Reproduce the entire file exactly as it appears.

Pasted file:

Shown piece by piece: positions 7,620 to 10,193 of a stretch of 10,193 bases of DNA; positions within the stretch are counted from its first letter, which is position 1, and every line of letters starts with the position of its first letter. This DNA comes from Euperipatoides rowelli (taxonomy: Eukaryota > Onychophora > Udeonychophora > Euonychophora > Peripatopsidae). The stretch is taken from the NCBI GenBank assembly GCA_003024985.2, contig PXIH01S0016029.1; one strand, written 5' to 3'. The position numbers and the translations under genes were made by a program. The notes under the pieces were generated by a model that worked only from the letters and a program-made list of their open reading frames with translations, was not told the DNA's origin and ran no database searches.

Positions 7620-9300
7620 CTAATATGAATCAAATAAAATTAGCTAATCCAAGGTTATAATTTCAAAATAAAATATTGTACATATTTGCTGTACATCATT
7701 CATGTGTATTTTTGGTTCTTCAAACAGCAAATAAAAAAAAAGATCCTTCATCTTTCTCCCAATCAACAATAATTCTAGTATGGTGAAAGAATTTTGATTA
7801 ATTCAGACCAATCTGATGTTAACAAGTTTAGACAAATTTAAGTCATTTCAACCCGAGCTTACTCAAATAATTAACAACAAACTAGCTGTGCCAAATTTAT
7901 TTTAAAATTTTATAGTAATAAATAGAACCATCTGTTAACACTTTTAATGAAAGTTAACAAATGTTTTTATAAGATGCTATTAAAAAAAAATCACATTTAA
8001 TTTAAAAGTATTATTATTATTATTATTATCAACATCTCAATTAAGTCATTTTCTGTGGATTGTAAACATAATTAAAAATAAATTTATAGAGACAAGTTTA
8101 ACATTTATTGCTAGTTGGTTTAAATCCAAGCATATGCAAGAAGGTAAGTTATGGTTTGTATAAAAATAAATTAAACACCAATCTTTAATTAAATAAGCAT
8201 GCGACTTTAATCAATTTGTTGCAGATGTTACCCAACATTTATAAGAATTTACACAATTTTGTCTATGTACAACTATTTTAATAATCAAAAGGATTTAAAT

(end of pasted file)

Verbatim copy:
Shown piece by piece: positions 7,620 to 10,193 of a stretch of 10,193 bases of DNA; positions within the stretch are counted from its first letter, which is position 1, and every line of letters starts with the position of its first letter. This DNA comes from Euperipatoides rowelli (taxonomy: Eukaryota > Onychophora > Udeonychophora > Euonychophora > Peripatopsidae). The stretch is taken from the NCBI GenBank assembly GCA_003024985.2, contig PXIH01S0016029.1; one strand, written 5' to 3'. The position numbers and the translations under genes were made by a program. The notes under the pieces were generated by a model that worked only from the letters and a program-made list of their open reading frames with translations, was not told the DNA's origin and ran no database searches.

Positions 7620-9300
7620 CTAATATGAATCAAATAAAATTAGCTAATCCAAGGTTATAATTTCAAAATAAAATATTGTACATATTTGCTGTACATCATT
7701 CATGTGTATTTTTGGTTCTTCAAACAGCAAATAAAAAAAAAGATCCTTCATCTTTCTCCCAATCAACAATAATTCTAGTATGGTGAAAGAATTTTGATTA
7801 ATTCAGACCAATCTGATGTTAACAAGTTTAGACAAATTTAAGTCATTTCAACCCGAGCTTACTCAAATAATTAACAACAAACTAGCTGTGCCAAATTTAT
7901 TTTAAAATTTTATAGTAATAAATAGAACCATCTGTTAACACTTTTAATGAAAGTTAACAAATGTTTTTATAAGATGCTATTAAAAAAAAATCACATTTAA
8001 TTTAAAAGTATTATTATTATTATTATTATCAACATCTCAATTAAGTCATTTTCTGTGGATTGTAAACATAATTAAAAATAAATTTATAGAGACAAGTTTA
8101 ACATTTATTGCTAGTTGGTTTAAATCCAAGCATATGCAAGAAGGTAAGTTATGGTTTGTATAAAAATAAATTAAACACCAATCTTTAATTAAATAAGCAT
8201 GCGACTTTAATCAATTTGTTGCAGATGTTACCCAACATTTATAAGAATTTACACAATTTTGTCTATGTACAACTATTTTAATAATCAAAAGGATTTAAAT